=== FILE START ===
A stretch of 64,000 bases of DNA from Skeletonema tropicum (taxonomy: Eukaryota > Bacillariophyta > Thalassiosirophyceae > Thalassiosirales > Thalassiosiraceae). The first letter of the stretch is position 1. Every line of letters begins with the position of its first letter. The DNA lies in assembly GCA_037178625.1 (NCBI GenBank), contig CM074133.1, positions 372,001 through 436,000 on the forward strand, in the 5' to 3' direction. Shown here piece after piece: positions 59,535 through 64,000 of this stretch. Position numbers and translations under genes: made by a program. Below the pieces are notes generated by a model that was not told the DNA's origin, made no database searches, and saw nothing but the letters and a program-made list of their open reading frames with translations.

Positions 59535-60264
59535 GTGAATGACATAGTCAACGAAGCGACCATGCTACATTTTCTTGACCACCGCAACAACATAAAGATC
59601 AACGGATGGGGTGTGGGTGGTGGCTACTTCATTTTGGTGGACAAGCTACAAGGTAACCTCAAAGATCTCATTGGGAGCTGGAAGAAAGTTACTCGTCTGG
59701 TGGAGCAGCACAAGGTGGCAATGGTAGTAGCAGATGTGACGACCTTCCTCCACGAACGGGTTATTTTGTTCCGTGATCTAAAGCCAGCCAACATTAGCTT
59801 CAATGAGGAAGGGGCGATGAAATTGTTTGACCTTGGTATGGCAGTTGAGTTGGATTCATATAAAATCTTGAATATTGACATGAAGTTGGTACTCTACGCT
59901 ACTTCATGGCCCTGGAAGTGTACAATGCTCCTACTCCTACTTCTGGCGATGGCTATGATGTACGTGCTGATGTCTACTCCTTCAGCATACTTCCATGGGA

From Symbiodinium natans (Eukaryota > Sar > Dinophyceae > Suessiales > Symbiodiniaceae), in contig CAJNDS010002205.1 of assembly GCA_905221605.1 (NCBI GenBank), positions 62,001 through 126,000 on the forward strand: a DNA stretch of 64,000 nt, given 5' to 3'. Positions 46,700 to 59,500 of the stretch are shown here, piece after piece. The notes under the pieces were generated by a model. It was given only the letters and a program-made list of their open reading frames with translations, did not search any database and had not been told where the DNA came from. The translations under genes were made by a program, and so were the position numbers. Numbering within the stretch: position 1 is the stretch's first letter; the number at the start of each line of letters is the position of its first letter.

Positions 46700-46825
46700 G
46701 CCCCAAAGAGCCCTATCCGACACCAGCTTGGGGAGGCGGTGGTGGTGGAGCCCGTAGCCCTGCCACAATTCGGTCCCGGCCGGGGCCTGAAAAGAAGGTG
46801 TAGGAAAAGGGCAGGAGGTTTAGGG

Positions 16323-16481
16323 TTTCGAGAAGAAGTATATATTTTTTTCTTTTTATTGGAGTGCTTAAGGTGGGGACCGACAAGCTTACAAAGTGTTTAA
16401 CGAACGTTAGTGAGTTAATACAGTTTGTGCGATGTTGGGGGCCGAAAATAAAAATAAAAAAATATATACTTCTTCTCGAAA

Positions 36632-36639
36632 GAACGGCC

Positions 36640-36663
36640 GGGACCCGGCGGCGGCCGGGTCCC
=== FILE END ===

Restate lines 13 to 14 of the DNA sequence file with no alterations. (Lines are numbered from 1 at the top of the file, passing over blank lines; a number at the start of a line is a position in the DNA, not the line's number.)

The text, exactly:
Positions 16323-16481
16323 TTTCGAGAAGAAGTATATATTTTTTTCTTTTTATTGGAGTGCTTAAGGTGGGGACCGACAAGCTTACAAAGTGTTTAA